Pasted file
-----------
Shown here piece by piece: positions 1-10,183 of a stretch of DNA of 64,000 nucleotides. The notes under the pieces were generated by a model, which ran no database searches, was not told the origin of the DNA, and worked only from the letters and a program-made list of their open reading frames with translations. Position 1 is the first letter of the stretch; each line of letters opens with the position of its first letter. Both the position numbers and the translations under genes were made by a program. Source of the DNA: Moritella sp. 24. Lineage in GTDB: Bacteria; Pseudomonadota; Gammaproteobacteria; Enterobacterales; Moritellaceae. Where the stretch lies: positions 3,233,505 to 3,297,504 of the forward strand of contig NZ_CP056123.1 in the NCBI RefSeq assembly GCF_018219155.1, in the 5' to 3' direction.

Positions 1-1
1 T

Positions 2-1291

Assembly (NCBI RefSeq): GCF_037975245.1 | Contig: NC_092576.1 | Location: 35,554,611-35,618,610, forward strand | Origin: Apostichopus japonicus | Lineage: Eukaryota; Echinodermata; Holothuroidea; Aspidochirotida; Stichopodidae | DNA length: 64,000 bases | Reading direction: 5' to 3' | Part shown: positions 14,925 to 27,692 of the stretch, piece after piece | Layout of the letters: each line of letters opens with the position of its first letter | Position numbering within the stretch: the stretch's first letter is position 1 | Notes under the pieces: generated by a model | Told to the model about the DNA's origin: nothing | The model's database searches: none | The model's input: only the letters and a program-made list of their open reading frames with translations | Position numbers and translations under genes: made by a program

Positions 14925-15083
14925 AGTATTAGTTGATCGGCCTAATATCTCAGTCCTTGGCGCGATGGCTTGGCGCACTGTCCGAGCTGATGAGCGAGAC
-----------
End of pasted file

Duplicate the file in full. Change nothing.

Shown here piece by piece: positions 1-10,183 of a stretch of DNA of 64,000 nucleotides. The notes under the pieces were generated by a model, which ran no database searches, was not told the origin of the DNA, and worked only from the letters and a program-made list of their open reading frames with translations. Position 1 is the first letter of the stretch; each line of letters opens with the position of its first letter. Both the position numbers and the translations under genes were made by a program. Source of the DNA: Moritella sp. 24. Lineage in GTDB: Bacteria; Pseudomonadota; Gammaproteobacteria; Enterobacterales; Moritellaceae. Where the stretch lies: positions 3,233,505 to 3,297,504 of the forward strand of contig NZ_CP056123.1 in the NCBI RefSeq assembly GCF_018219155.1, in the 5' to 3' direction.

Positions 1-1
1 T

Positions 2-1291

Assembly (NCBI RefSeq): GCF_037975245.1 | Contig: NC_092576.1 | Location: 35,554,611-35,618,610, forward strand | Origin: Apostichopus japonicus | Lineage: Eukaryota; Echinodermata; Holothuroidea; Aspidochirotida; Stichopodidae | DNA length: 64,000 bases | Reading direction: 5' to 3' | Part shown: positions 14,925 to 27,692 of the stretch, piece after piece | Layout of the letters: each line of letters opens with the position of its first letter | Position numbering within the stretch: the stretch's first letter is position 1 | Notes under the pieces: generated by a model | Told to the model about the DNA's origin: nothing | The model's database searches: none | The model's input: only the letters and a program-made list of their open reading frames with translations | Position numbers and translations under genes: made by a program

Positions 14925-15083
14925 AGTATTAGTTGATCGGCCTAATATCTCAGTCCTTGGCGCGATGGCTTGGCGCACTGTCCGAGCTGATGAGCGAGAC